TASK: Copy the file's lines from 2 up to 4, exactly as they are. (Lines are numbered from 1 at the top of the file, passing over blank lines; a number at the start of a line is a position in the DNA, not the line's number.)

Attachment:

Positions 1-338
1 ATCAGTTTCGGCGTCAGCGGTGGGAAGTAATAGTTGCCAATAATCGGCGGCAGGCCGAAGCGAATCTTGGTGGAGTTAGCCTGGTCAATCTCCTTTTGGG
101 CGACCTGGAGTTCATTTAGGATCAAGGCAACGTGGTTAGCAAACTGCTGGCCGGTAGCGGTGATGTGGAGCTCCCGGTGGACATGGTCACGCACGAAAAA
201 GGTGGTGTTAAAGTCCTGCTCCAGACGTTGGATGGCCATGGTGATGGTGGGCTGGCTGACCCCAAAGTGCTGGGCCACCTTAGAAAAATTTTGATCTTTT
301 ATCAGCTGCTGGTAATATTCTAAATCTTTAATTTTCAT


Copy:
1 ATCAGTTTCGGCGTCAGCGGTGGGAAGTAATAGTTGCCAATAATCGGCGGCAGGCCGAAGCGAATCTTGGTGGAGTTAGCCTGGTCAATCTCCTTTTGGG
101 CGACCTGGAGTTCATTTAGGATCAAGGCAACGTGGTTAGCAAACTGCTGGCCGGTAGCGGTGATGTGGAGCTCCCGGTGGACATGGTCACGCACGAAAAA
201 GGTGGTGTTAAAGTCCTGCTCCAGACGTTGGATGGCCATGGTGATGGTGGGCTGGCTGACCCCAAAGTGCTGGGCCACCTTAGAAAAATTTTGATCTTTT